Peter Pan and Billie Joe Armstrong can stay young forever. For everyone else, there's Tender Trap.
For the benefit of those who haven't been paying attention, Tender Trap is the current incarnation of the 20-year pop splendor fest that began with Amelia Fletcher's ovarial punk-pop phenomenon Talulah Gosh.
Yes, that's right, "ovarial". It's the riot grrl equivalent of "seminal", OK?
I could write ten thousand words about Amelia -- and I probably have -- without ever capturing the simple charm at the heart of her work. So let's just say that she can sing about almost anything and still make you smile like a loon. And then, add that to those rare occasions when her subject matter confounds even her infectious sense of joy, and she reveals instead an uncanny ability to touch places that even the greatest singers rarely find.
Influenced across the decades by the girl groups of the '60s, the art-punk of the '70s, the indie-pop of the '80s, and the electronic pop of the '90s, 6 Billion People is Tender Trap's long awaited second album. It's also the one that sees them largely lose the electronic experimentation of 2002's Film Molecules and veer back towards the more classical pop thrills that defined the earlier Heavenly. It's a reversal that's underlined by the return of real drums, courtesy of a special guest star, the Magnetic Fields' Claudia Gonson, who also supplies some backing vocals.
The first unwritten rule of pop dictates that all the best pop albums open with their title track. See, for example: The Queen Is Dead, Never Mind the Bollocks, and Physical Graffiti. Tender Trap's new album complies with rule one, of course, and "6 Billion People" is a nifty construction that offers both a testament to the impossibility of finding your perfect match in a world that is, frankly, very big, and a collection of Amelia's best dating tips for indie geek grrls:
Go shopping at midnight.
Spend your weekends in art galleries.
Hang out at punk shows.
Or start your own band -- a technique that's certainly rocked gangbusters for Amelia.
Subverting the norm with hands-free irony, the second song on 6 Billion People is "Talking Backwards", which was the original title for the album. It was a narrow escape from a sequencing crime against the pop rules for which we should all be extremely grateful. Anyhoo, "Talking Backwards" is excellent. It boasts all the classic multi-tracked Fletcher vocals, adds backing vocals that go "ba ba ba" in all the right places, explores the awkwardness of an inexpressible crush, and appropriates a line or two from Morrissey to boot. All in all, it's a rousing girly guitar-pop joy that takes at least ten years off the soul. And yet it's bittersweet to the core. The bottom line here is that while our anorexic protagonist can carve her crushboy's name into her arm with a fountain pen, she can't summon up the nerve to talk to him. And hey! he might not be real anyway.
This bittersweet quality runs through much of Amelia's writing, and all of 6 Billion People. Built on a combination of piping electronics, a pulsing rhythm and an occasional emphatically strummed chord, "Inuit Beauty Queen" tells an exotic story of mundane spousal abuse with a tragic twist. "I Would Die For You" is a happy little pop confection that hints at a relationship built on lies, and violence, and an obsession with death and murder; yet to lazy ears, it's simply a sweet and catchily exaggerated proclamation of love.
Elsewhere, the politics of relationships are danced around the houses.
Lovers with commitment issues are taken to task in "Applecore", a typical latterday Heavenly song made fresh by popcorn bass and mention of Led Zeppelin. "Fahrenheit 451" follows an elusively familiar musical pattern as it describes a cosy domestic situation in which Amelia would have to set fire to her lover's book to get him to look at her and deal with their relationship. "(I Only Love You When I'm) Leaving You" speaks for itself, presented in the dramatic pop style that Marc Almond all but patented. And "Ampersand" is both a statement of individuality and a refusal to become defined as part of an Official Couple, which ships complete with an awesome kickass chorus.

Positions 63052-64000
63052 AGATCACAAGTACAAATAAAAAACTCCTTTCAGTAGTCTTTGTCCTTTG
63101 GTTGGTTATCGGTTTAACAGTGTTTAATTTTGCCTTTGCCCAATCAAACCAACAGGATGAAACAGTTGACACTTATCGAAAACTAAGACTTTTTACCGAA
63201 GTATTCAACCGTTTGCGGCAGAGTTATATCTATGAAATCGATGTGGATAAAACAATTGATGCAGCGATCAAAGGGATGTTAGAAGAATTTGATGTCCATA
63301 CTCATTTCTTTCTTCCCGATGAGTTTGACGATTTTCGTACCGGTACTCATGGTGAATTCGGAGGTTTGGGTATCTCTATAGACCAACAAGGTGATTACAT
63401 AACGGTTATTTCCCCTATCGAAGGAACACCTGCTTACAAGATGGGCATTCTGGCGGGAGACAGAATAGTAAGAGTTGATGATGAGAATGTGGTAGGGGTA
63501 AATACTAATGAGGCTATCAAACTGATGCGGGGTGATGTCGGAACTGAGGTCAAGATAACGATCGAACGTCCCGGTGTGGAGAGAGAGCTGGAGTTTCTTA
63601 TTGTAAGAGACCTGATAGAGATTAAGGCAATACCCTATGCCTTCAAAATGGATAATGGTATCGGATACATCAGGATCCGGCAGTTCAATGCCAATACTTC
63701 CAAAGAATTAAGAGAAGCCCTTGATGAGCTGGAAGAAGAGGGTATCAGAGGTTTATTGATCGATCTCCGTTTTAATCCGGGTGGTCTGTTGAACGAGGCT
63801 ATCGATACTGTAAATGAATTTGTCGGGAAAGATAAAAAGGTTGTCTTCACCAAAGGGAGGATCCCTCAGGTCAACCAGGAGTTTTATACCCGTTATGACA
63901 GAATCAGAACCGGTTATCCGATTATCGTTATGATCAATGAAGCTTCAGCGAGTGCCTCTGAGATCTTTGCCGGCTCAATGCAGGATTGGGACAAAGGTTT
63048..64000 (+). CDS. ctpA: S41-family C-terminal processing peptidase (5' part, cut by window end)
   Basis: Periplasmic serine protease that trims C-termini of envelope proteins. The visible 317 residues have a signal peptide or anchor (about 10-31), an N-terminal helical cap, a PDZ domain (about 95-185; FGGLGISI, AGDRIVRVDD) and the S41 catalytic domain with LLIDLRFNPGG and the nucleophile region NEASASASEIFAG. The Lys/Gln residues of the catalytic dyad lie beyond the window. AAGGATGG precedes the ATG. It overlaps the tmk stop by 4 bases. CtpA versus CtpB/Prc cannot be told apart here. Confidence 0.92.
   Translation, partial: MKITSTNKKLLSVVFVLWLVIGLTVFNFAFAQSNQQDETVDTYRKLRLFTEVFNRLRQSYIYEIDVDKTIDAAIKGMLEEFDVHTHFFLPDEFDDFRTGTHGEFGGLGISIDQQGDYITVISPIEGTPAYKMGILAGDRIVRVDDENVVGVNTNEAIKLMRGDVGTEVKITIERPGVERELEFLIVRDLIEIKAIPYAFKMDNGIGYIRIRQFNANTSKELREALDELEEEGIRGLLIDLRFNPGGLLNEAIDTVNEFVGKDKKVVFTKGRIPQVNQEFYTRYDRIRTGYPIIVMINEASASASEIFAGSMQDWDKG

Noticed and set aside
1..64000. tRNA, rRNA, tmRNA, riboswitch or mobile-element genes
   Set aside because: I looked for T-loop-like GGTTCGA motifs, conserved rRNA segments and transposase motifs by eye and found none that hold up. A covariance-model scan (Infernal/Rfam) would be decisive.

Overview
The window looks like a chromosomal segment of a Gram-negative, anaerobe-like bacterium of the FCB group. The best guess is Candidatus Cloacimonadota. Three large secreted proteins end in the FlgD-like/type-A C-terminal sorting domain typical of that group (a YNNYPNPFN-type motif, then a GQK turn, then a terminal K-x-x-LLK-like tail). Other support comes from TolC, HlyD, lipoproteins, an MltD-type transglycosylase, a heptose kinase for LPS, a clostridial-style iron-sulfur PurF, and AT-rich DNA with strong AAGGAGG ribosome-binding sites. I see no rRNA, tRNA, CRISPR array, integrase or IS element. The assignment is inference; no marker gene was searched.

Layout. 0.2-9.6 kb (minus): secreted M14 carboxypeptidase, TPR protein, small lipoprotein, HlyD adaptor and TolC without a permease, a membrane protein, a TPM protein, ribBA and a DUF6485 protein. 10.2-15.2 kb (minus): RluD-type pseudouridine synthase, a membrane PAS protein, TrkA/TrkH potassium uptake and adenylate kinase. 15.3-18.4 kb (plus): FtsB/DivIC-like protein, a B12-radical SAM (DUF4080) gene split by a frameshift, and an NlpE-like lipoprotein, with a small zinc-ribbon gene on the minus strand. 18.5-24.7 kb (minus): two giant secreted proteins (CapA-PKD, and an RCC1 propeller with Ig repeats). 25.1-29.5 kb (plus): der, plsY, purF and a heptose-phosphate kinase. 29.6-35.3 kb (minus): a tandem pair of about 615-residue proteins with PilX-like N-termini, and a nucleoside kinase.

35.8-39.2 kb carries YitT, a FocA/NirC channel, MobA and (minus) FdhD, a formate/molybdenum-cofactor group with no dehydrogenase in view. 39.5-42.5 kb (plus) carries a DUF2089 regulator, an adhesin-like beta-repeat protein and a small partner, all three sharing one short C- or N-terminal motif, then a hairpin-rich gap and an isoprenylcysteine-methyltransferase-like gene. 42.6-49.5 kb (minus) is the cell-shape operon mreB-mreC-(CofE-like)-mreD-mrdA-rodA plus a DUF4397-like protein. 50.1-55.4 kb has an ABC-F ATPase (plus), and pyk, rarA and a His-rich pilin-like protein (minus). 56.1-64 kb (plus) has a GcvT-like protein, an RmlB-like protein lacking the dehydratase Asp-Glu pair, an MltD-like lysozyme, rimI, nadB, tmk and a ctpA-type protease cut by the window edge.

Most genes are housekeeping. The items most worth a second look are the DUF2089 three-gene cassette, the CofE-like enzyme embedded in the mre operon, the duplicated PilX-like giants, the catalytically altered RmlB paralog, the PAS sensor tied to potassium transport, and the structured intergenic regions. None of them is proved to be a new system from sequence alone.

No matter what the subject, images of death and decay permeate 6 Billion People -- in quite the nicest way, of course. Taken as a whole, it seems to express a sweetly personal and existential coming of age, where the transition is not from adolescence to adulthood, but rather from adulthood to parenthood.
The album's penultimate track is "Dreaming of Dreaming". Emotionally, it reeks of confusion and disorientation at the passing of time. Musically, while it's very much a Tender Trap song, its chord sequences and metre changes recall no-one so much as Black Sabbath (no, seriously!), and much of the rest speaks directly to my love of the Only Ones.
The eighth unwritten rule of pop requires all aspirant pop gods and goddesses to end their great pop album on an upbeat, hook-laden high. Tender Trap, however, have day jobs. Consequently, "Dead and Gone" is morbid to the bone, despite its uplifting chorus. It moves from gentle dirge to VU-lite rhythms to chorus and back again while Amelia investigates the brutally sudden awareness of her own mortality that comes as, yes, the bittersweet flipside to parenthood.
It's been four long years since Film Molecules. With two young daughters and two demanding careers to support, it's hard to see Rob and Amelia rushing out a third Tender Trap album any time soon. So let's just be grateful they found the time and inspiration to record 6 Billion People. By my reckoning, their next record will be a punk pop thrash about problematical relationships, domestic abuse, and the conflict between principle and the need to put your children in the very best school your money can buy. Peter Pan and Billie Joe Armstrong can stay young forever. For everyone else, there's Tender Trap.
Streaming: "Talking Backwards"